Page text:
Monday, April 5, 2010

Electric Steel Making Process

Super-refined steels, and high alloyed superrefined steels in particular, are produced in electric furnaces.

Converter and SM steels are used as charge in the electric furnace; these are further and mixed with the desired alloying elements. The iron alloys so produced contain chromium, tungsten, molybdenum, vanadium, manganese, tantanium, titanium, aluminum, boron, cobalt, nickel, zirbonium, silicon, phosphorus and carbon in the desired proportion.

The electric process utilizes the heating of electric current. This form of heat generation does not produce impurities since it does not require a flame which give off gas or sulphur. High grade scrap and prerelined steel are used as the starting materials.

The arch furnace has two or three carbon electrodes. When it is switched on, as arc jumps from the carbon rods to the melting stock. Heating is rapid and the temperature can be easily controlled.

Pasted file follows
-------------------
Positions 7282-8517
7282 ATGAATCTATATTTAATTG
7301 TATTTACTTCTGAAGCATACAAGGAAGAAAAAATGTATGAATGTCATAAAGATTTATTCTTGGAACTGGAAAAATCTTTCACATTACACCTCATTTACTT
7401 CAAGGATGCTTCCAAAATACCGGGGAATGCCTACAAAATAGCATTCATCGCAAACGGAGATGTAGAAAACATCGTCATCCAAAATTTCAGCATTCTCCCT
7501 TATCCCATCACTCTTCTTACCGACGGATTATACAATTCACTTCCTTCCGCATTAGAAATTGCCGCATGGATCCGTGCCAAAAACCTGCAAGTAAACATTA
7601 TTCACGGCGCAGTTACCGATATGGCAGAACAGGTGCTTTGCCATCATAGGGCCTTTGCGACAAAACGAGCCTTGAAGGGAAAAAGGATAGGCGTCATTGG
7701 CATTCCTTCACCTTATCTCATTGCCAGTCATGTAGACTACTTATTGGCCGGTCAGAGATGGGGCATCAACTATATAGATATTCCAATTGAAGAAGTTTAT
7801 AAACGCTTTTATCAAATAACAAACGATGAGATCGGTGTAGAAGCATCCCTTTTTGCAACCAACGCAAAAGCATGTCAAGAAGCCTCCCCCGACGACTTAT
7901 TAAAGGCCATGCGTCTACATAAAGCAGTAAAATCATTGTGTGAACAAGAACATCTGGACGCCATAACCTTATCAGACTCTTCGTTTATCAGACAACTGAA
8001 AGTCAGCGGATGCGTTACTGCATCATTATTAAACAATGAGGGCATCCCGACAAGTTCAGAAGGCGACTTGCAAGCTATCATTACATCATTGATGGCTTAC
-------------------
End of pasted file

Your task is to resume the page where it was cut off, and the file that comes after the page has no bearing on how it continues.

Melting temperature of up to 3800 oC can be reached, which makes it possible to produce alloys with tungsten (melting point 3370 oC) and molybdenum (melting point 2600 oC). this why high alloy steels, such as high speed steels, high temperature resistant steels and rust and acid resistant steels are produced in the arc furnace. Because of the method by which they are produced; they are also called electric furnace steels.

In the induction furnace, alternating current flows through a coil around the melting crucible. This gives rise to eddy currents in the melting stock, which heat the bath. The induction furnace is used to produce high alloyed steel from alloyed cast iron and nodular graphite cast iron.

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